By Susan Froyd
By Byron Graham
By Robin Edwards
By Bree Davies
By Josiah M. Hesse
By Bree Davies
By Susan Froyd
By Kate Gibbons
When Dario Fo won the Nobel Prize for literature in 1997, it was a bit of a shock in many quarters. The Italian writer considers himself a jester, and his plays are cheerfully but powerfully anarchic. He mocks authority, turns officialdom on its ear, unearths unpopular truths and speaks consistently for the powerless and the poor. He suffered censorship in Italy for years and was not allowed to enter the United States in the 1970s and '80s, under the provisions of the McLaren Act. Nonetheless, the Denver Center staged a fine production of his play The Accidental Death of an Anarchist in 1984. (Fo was finally allowed a six-day visit in 1986.)
The one-man play A Tale of a Tiger was inspired by a storyteller Fo heard in the Chinese countryside in 1975. This was at the tail end of the Cultural Revolution, and I imagine the image of the tiger -- a symbol of grace, power and protection in China -- was used to praise the Chinese revolt. A soldier on Mao Tse Tung's Long March is wounded during an attack by Chiang Kai-shek's army. He is nursed back to health by a tigress. Fo's adaptation is quirky and humorous; the tiger and her cub remain awe-inspiring, but they are also delightfully human. The play's ending is a call to arms against oppression of every kind.
Fo has always allowed theater people to adapt his work to the political and social realities of their own countries. When Israeli actor-director Ami Dayan became interested in A Tale of a Tiger in 1994, he was concerned about its revolutionary ending: Israel's president, Yitzhak Rabin, was engaged in delicate peace negotiations with the Palestinians, and a call for an uprising against him would have been absurd. Accordingly, Dayan and his collaborator Miki Ben Cnaan, revised the play: The soldier, having received his life back from the tiger, faces the challenge of deciding what to do with the rest of that life. He returns to his village and sets up shop as a healer (using the tiger's saliva as a cure-all), suffers a surge of ego during which he fancies himself a guru, and eventually decides to take his healing story on the road -- like the peasant Fo originally heard in China. And, in some ways, like the iconoclastic playwright himself.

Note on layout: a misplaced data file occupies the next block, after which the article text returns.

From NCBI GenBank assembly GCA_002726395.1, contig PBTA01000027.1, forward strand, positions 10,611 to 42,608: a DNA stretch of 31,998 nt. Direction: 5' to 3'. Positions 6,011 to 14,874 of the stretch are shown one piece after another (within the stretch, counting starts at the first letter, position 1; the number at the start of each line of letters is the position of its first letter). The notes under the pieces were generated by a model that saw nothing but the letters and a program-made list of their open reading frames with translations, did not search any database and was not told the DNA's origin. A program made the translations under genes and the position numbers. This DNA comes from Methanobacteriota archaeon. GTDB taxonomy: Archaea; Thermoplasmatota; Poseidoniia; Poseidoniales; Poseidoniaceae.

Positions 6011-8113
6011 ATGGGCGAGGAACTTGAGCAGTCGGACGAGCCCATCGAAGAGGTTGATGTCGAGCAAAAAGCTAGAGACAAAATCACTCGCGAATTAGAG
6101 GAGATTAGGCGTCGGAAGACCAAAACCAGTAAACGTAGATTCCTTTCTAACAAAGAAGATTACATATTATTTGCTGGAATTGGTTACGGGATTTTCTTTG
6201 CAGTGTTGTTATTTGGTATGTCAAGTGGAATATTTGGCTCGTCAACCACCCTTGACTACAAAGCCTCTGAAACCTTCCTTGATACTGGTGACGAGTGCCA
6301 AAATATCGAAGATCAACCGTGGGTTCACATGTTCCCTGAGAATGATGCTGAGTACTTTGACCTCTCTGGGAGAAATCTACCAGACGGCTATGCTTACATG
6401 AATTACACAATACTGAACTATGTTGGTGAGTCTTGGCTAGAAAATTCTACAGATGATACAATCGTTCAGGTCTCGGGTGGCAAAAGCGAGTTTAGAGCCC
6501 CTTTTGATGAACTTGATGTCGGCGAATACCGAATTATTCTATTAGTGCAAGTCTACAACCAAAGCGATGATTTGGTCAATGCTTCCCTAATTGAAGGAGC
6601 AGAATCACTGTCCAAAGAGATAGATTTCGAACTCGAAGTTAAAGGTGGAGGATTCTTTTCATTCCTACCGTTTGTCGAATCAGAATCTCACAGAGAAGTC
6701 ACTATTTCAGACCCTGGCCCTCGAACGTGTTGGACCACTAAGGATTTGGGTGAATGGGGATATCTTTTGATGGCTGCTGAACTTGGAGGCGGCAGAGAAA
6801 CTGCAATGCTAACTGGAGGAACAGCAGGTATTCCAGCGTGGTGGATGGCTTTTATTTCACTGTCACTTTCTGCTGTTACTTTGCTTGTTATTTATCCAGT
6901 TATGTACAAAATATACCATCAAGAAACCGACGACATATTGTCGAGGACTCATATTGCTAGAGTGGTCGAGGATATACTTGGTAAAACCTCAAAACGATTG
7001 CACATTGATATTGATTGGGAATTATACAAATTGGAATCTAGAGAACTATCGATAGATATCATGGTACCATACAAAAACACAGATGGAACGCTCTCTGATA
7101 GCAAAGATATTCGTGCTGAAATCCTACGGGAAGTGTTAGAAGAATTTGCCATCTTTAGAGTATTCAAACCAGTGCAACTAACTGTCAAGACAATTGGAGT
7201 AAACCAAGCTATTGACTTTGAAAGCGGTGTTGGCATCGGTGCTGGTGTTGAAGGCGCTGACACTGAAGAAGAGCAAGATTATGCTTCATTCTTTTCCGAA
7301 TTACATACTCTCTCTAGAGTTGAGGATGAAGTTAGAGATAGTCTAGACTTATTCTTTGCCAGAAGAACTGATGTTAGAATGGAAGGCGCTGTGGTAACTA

Dayan has always been grateful that he made the choice he did: In 1995, Rabin was assassinated by a Jewish fanatic who thought all talk of peace was treacherous.
At the Nomad Theatre, Dayan presents both his version of A Tale of a Tigerand, after a ten-minute intermission and a brief discussion, Dario Fo's original ending -- updated with a couple of references to the Bush administration.
You don't need to know any of this to enjoy the production. It functions on a lot of levels, and Dayan is a highly accomplished performer. His movements are sometimes stylized, sometimes naturalistic. He creates an entire folkloric world on stage, becoming a weary, wounded soldier, a roaring tigress, a curious cub. Miki Ben Cnaan's set is inventive, functional and eye-pleasing; an archway becomes a mountain or a cave as needed; leather bags transform into tiger teats and then into white banners. Ran Bagno's music is evocative, too.
This works as a kids' show because of its humor and apparent simplicity, and for adults because they can sense deeper currents. There's warmth and humanity to this production. The tiger becomes a genuine character in her own right. When she insists that the soldier drink her milk, she's both nurturing him and helping herself. She becomes by turn a mother figure, a nagging wife, an aggrieved partner, a heroic fighter for justice. And she's funny. In short -- both as written by Fo and as acted by Dayan -- she's a masterful creation.
I would have expected to prefer Fo's original ending to Dayan's adaptation, because, generally, politics interests me more than self-discovery. But in fact, I found Fo's version somewhat unsatisfactory -- except as a matter of literary and historical interest. This might have been partly because Dayan is out of costume at that point, or because he's summarizing rather than acting the ending out fully. But then again, it may just be that either the words don't quite fit our current situation (despite the urgent need for drastic political change) or that it's a rather thin and didactic piece of writing.
What remains with me about this production is the concept of a human link with something alien, animal and ancient, and the riches that this link uncovers. And the image of the tiger: nurturing and strong, vulnerable and unconquerable, irascible yet overflowing with kindness.
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